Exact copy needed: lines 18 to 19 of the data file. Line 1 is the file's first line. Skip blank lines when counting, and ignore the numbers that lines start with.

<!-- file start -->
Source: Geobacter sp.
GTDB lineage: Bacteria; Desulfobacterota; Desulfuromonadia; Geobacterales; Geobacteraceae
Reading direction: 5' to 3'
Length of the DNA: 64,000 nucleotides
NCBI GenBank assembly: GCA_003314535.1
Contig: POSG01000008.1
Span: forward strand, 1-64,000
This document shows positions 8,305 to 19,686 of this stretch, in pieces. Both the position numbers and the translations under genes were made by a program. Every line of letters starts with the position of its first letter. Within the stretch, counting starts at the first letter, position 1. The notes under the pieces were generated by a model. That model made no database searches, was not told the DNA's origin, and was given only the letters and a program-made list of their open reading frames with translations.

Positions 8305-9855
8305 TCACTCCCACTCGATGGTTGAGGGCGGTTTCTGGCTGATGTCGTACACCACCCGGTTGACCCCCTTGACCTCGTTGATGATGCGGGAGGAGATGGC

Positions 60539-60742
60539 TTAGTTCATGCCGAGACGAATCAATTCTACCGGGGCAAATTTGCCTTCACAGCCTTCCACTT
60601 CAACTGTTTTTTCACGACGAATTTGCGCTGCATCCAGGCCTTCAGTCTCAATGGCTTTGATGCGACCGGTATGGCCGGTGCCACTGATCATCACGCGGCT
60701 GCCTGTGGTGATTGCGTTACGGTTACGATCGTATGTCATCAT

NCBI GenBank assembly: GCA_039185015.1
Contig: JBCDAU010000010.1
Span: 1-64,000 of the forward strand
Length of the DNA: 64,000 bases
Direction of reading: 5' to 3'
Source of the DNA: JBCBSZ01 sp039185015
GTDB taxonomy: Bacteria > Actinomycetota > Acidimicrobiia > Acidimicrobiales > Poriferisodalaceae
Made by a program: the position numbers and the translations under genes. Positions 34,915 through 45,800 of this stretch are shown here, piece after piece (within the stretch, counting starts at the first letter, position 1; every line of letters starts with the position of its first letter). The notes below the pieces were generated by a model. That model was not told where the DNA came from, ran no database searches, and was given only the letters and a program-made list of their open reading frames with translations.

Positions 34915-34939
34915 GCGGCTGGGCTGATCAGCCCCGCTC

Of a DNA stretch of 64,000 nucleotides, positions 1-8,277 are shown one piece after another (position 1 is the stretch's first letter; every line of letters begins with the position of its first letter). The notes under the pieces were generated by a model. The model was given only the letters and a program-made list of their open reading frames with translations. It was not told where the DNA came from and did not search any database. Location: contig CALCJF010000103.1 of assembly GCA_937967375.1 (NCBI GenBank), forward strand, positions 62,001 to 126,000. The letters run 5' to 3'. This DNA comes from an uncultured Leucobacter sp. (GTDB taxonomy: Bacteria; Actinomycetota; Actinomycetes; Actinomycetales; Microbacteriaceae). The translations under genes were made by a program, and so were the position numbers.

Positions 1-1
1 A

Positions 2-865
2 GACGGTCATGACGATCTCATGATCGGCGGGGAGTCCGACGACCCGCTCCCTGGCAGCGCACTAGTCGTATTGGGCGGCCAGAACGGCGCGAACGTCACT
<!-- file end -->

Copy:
Length of the DNA: 64,000 bases
Direction of reading: 5' to 3'